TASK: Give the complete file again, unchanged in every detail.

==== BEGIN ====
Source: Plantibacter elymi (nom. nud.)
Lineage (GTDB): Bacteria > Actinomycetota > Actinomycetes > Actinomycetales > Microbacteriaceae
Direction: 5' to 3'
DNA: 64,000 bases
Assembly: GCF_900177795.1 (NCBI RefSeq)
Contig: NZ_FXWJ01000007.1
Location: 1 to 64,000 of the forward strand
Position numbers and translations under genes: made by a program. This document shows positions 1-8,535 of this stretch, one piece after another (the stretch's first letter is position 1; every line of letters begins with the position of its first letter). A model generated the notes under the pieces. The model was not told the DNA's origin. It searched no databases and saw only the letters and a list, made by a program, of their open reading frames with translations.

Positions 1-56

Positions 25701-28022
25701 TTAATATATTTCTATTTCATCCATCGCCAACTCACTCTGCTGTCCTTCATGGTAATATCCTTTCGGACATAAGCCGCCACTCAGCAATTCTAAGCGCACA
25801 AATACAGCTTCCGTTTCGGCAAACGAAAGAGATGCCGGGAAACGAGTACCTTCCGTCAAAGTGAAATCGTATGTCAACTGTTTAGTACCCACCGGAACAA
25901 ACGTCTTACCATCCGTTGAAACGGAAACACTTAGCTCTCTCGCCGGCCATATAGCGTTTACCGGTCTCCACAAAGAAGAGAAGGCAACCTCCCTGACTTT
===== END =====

Source: Plantibacter elymi (nom. nud.)
Lineage (GTDB): Bacteria > Actinomycetota > Actinomycetes > Actinomycetales > Microbacteriaceae
Direction: 5' to 3'
DNA: 64,000 bases
Assembly: GCF_900177795.1 (NCBI RefSeq)
Contig: NZ_FXWJ01000007.1
Location: 1 to 64,000 of the forward strand
Position numbers and translations under genes: made by a program. This document shows positions 1-8,535 of this stretch, one piece after another (the stretch's first letter is position 1; every line of letters begins with the position of its first letter). A model generated the notes under the pieces. The model was not told the DNA's origin. It searched no databases and saw only the letters and a list, made by a program, of their open reading frames with translations.

Positions 1-56

Positions 25701-28022
25701 TTAATATATTTCTATTTCATCCATCGCCAACTCACTCTGCTGTCCTTCATGGTAATATCCTTTCGGACATAAGCCGCCACTCAGCAATTCTAAGCGCACA
25801 AATACAGCTTCCGTTTCGGCAAACGAAAGAGATGCCGGGAAACGAGTACCTTCCGTCAAAGTGAAATCGTATGTCAACTGTTTAGTACCCACCGGAACAA
25901 ACGTCTTACCATCCGTTGAAACGGAAACACTTAGCTCTCTCGCCGGCCATATAGCGTTTACCGGTCTCCACAAAGAAGAGAAGGCAACCTCCCTGACTTT